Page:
Iskut-Unuk River Cones

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  • Country
  • Volcanic Region
  • Primary Volcano Type
  • Last Known Eruption
  • 56.58°N
  • 130.55°W

  • 1880 m
    6166 ft

  • 320090
  • Latitude
  • Longitude

  • Summit
    Elevation

  • Volcano
    Number

The Global Volcanism Program has no activity reports for Iskut-Unuk River Cones.

The Global Volcanism Program has no Weekly Reports available for Iskut-Unuk River Cones.

The Global Volcanism Program has no Bulletin Reports available for Iskut-Unuk River Cones.

Basic Data

Volcano Number

Last Known Eruption

Elevation

Latitude
Longitude
320090

1800 CE

1880 m / 6166 ft

56.58°N
130.55°W

Volcano Types

Pyroclastic cone(s)

Rock Types

Major
Basalt / Picro-Basalt

Tectonic Setting

Intraplate
Continental crust (> 25 km)

Population

Within 5 km
Within 10 km
Within 30 km
Within 100 km
0
0
0
663

Geological Summary

Eight small basaltic centers at the southern end of the Stikine volcanic belt near the Alaska border comprise the Iskut-Unuk River Cone Group, one of the youngest volcanic centers in Canada. Lava flows date back 70,000 years, but the subaerial vents produced cinder cones and lava flows that were probably all active between about 9000 and a few hundred years ago. Five of the centers produced lava flows that traveled up to about 20 km down the Iskut and Unuk River valleys and their tributaries. The three remaining centers are products of ice-contact volcanism that formed pillow lava, hyaloclastite breccias, and scoria. The Iskut-Unuk flows are similar in mineralogy and contain abundant crustal xenoliths. Vents in the Iskut River Canyon area produced at least 10 lava flows and the Lava Fork vents at least three, the latest of which erupted within the past few hundred years.

References

The following references have all been used during the compilation of data for this volcano, it is not a comprehensive bibliography.

Edwards B R, Russell J K, Anderson R G, 2002. Subglacial, phonolitic volcanism at Hoodoo Mountain volcano, northern Canadian Cordillera. Bull Volc, 64: 254-272.

Elliott R L, Koch R D, Robinson S W, 1981. Age of basalt flows in the Blue River valley, Bradfield Canal quadrangle. U S Geol Surv Circ, 823-B: 115-116.

Grove E W, 1976. Deglaciation a possible triggering mechanism for recent volcanism. In: Gonzalez-Ferran O (ed) {Proc Symp Andean & Antarctic Volcanology Problems (Santiago, Chile, Sept 1974)}, Rome: IAVCEI, p 88-97.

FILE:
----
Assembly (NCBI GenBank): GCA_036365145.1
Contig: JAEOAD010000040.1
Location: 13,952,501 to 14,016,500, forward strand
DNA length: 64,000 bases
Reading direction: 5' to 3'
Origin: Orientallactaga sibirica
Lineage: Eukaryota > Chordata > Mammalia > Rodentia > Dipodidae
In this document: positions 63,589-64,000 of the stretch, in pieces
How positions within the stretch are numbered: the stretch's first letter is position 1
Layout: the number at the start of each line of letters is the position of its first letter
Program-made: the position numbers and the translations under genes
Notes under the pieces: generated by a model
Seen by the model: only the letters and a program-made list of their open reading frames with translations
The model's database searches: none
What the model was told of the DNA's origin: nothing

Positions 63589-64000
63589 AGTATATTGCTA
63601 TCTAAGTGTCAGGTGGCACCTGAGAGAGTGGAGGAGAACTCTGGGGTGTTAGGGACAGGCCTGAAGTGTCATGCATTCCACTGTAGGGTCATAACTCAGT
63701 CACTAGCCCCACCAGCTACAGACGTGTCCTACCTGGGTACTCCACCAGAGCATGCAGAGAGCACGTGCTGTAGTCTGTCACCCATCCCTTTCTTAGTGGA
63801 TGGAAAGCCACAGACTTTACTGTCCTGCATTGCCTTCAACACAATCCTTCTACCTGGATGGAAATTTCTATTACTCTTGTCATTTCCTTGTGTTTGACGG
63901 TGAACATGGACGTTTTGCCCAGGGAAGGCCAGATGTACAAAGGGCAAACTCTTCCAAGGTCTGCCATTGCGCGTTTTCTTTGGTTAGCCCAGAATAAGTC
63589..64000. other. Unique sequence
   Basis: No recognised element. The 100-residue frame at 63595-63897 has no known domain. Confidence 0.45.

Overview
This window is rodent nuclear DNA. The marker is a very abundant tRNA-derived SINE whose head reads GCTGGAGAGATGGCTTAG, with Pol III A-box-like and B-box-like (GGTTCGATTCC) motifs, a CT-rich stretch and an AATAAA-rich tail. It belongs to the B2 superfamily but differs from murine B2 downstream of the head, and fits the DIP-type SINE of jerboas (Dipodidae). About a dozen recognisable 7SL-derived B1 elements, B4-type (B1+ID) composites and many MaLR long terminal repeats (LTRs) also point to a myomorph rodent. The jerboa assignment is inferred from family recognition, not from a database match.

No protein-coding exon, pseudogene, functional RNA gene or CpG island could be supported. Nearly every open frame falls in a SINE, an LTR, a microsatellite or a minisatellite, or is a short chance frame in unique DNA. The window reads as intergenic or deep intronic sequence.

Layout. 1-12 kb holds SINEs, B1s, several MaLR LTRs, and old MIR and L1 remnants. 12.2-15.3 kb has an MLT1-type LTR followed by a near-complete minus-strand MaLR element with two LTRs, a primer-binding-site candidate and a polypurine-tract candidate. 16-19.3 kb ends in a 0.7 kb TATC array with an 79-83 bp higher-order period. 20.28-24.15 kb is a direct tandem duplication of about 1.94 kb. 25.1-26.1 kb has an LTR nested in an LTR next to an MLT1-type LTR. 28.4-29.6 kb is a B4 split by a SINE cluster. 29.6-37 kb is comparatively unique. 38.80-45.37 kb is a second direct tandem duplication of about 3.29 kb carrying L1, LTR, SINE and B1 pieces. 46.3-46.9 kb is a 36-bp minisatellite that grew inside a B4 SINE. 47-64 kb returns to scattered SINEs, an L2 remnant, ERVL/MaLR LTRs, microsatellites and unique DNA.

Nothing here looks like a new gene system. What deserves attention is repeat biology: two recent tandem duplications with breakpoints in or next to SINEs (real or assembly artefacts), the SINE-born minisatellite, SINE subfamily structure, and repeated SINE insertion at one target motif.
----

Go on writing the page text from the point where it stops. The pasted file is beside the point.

Hauksdottir S, Enegren E G, Russell J K, 1994. Recent basaltic volcanism in the Iskut-Unuk rivers area, northwestern British Columbia. Geol Surv Can Pap, 94-1A: 57-67.

Hickson C J, Edwards B R, 2001. Volcanoes and Volcanic Hazards in Canada. In; Brooks G R (ed) {A Synthesis of Geological Hazards in Canada}, Geol Surv Can Bull, 548: 1-248.

Hickson C J, Soos A, Wright R, 1994. Catalogue of Canadian volcanoes. Geol Surv Canada Open-File Rpt.

Holland S S, 1976. Landforms of British Columbia, a physiographic outline. Brit Columbia Dept Mines Petrol Resour Bull, 48: 1-138 (2nd printing).

IAVCEI, 1973-80. Post-Miocene Volcanoes of the World. IAVCEI Data Sheets, Rome: Internatl Assoc Volc Chemistry Earth's Interior..

Kerr F A, 1948. Lower Stikine and western Iskut River areas, British Columbia. Geol Surv Can Mem, 246: 1-94.

Souther J G, 1977a. Volcanism and tectonic environments in the Canadian Cordillera, a second look. Geol Assoc Can Spec Pap, 16: 3-24.

Stasiuk M V, Russell J K, 1990. Quaternary volcanic rocks of the Iskut River region, northwestern British Columbia. Geol Surv Can Pap, 90-1E: 153-157.

Wood C A, Kienle J (eds), 1990. Volcanoes of North America. Cambridge, England: Cambridge Univ Press, 354 p.

Wright F E, 1906. Unuk River mining region. Ann Rpt Ministry Mines, Brit Columbia (1905), p 68-74.

Eruptive History


Summary of Holocene eruption dates and Volcanic Explosivity Indices (VEI).


Start Date Stop Date Eruption Certainty VEI Evidence Activity Area or Unit
[ 1904 ] [ Unknown ] Uncertain     Lava Fork
1800 (?) Unknown Confirmed   Radiocarbon (uncorrected) Lava Fork
1590 ± 50 years Unknown Confirmed   Radiocarbon (uncorrected) Lava Fork
0620 BCE ± 150 years Unknown Confirmed   Radiocarbon (uncorrected) Iskut River
1830 BCE ± 300 years Unknown Confirmed   Radiocarbon (uncorrected) Iskut River